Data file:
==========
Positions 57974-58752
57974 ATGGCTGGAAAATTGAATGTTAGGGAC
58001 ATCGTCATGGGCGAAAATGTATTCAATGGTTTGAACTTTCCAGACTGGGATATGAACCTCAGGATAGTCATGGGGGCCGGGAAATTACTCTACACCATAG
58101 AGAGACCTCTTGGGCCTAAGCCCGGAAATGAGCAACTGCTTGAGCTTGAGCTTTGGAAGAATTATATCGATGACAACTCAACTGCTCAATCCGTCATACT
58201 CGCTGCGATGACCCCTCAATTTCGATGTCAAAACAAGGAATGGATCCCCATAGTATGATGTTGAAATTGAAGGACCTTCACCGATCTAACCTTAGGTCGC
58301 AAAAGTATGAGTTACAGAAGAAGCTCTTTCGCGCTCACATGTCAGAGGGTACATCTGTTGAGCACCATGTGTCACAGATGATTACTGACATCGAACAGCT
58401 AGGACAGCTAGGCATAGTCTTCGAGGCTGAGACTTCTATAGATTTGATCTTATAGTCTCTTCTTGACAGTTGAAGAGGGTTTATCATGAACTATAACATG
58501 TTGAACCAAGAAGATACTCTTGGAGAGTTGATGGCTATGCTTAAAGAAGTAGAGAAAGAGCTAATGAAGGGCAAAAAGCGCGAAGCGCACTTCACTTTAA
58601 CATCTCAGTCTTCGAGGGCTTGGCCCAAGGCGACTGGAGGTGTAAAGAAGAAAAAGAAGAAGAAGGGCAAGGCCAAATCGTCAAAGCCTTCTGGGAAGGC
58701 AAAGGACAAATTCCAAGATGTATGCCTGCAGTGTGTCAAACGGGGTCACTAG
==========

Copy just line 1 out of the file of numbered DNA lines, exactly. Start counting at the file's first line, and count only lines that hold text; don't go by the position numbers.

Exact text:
Positions 57974-58752